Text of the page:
The National Cyber Security Centre has not, however, provided information about which organisations had been targeted or whether any information had actually been stolen. This comes after claims of interference in the 2019 election and a confirmation that the long-delayed "Russian report" would be published next week.
Journalist and political commentator Ollie Richardson cast doubt on these bold claims from the UK Foreign Secretary.
Sputnik: How seriously should we take Dominic Raab's comments?
Richardson: I think these constant, so-called revelations are becoming very tiresome and beyond pathetic. The UK government is using a phrase, almost certain. That's very similar to the phrase that was used by Theresa May at the time of the alleged Skripal poisoning, she said, "highly likely". So it's a very similar expression. In the legal domain, that's not adequate enough proof. You need to present something tangible as proof and have something concrete. They haven't done that this time.
They haven't done it with their allegations of election interference from Russia's side and they haven't done it with the allegations of hacking with the UK's research into a coronavirus vaccine. In general, this is a booster injection of propaganda, or anti-Russian propaganda, to top up the previous one from a month or two ago. So really the UK government needs to keep this perpetual 'threat' alive.
Sputnik: Why do you think Raab made these statements now?
Richardson: It's not a coincidence that, in the last 24 hours in Russia, the Director of the National Research Centre for microbiology, he said in an interview with Russian state media, that Russia might register a coronavirus vaccine by the end of the summer, i.e.: Russia will be the first country in the world to have a vaccine for the coronavirus.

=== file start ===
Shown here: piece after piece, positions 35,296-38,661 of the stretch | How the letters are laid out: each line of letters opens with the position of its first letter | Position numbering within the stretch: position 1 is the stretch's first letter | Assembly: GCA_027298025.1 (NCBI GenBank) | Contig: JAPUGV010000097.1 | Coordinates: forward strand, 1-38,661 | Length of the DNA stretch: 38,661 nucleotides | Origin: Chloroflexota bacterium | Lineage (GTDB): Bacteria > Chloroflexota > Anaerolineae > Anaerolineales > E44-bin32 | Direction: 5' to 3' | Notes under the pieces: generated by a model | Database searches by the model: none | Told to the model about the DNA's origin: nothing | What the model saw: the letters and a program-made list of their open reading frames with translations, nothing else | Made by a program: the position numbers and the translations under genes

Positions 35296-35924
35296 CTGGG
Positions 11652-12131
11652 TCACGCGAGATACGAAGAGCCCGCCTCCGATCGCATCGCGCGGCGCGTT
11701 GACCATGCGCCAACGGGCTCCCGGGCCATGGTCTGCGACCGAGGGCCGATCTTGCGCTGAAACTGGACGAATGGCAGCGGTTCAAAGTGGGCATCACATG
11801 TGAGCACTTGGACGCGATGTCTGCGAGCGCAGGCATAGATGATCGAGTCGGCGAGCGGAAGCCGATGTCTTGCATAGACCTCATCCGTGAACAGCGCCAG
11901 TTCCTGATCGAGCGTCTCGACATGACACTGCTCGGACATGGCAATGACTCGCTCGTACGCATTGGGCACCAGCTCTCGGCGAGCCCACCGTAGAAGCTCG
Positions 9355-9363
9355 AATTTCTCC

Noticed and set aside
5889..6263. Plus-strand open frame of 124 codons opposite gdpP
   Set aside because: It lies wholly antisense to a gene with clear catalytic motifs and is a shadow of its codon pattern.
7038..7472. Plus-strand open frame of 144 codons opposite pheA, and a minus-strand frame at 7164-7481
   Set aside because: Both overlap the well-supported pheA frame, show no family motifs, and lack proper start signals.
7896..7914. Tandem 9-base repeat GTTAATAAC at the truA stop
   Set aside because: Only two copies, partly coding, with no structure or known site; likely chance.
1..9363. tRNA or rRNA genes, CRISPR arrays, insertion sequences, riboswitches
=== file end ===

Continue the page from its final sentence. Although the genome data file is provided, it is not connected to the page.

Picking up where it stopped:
So, of course, the UK and, should we say, the Democrats in America, can't allow Russia to have such a success of a victory like that. So they have to use all sorts of dirty methods to discredit Russia's achievement here.
Like the cherry on the cake; traditional anti-Russian mainstream media in the UK is mobilising to cover the cracks in the narrative. We see an article in The Telegraph from yesterday titled 'Vladimir Putin has never stopped fighting the Cold War'.
In the very first paragraph of the article, it says, "Perhaps the only surprise about the latest revelations of Russian disinformation and hacking to affect the UK with reference to interference in the 2019 elections and attempts to sell COVID-19 vaccine research is that anyone should have been surprised at all".
So already, it's like legitimising something that has not been substantiated and is not proven. So casual laypeople who do not know so much about geopolitics or politics, who are just ordinary people, ordinary workers. They may read something like this and they're basically fed this narrative with no substantiation and they have perhaps no knowledge of the resources they consult. So they swallow this and then they may tell a friend "Oh, I read this article in The Telegraph and it says, This and That ". That's how it works, It's very sad.
Sputnik: Could the UK be using this as a smokescreen for their own failings with a coronavirus?
Richardson: Absolutely, I can say as someone who is living in Moscow, the way that the UK government has handled this pandemic. In Russia, people were not forced to wear masks. People could still go to the supermarket as usual. Social distancing was not forced on some people. I know from keeping in touch with relatives in the UK and reading the news, the UK is not like that.
The hospitals are already at maximum capacity with very, very limited funding. But when the pandemic came, the infrastructure buckled. In terms of the economy, the UK economy has already buckled a long time ago, even before the 2008 crisis. So they use the coronavirus as a smokescreen to mask that economic degradation.
A pundit with Sky News, called Ed Conway, said on the 15th of July, that the COVID-19 recession will feel far more intense than the aftermath of 2008. There is a lot of reason to say that the UK government is using this hacking fairytale and manipulating coronavirus to cover up deep systemic and systematic failures of policies and especially to keep this myth of the Russian threat alive and to keep it as a weapon.
The views and opinions expressed in the article do not necessarily reflect those of Sputnik.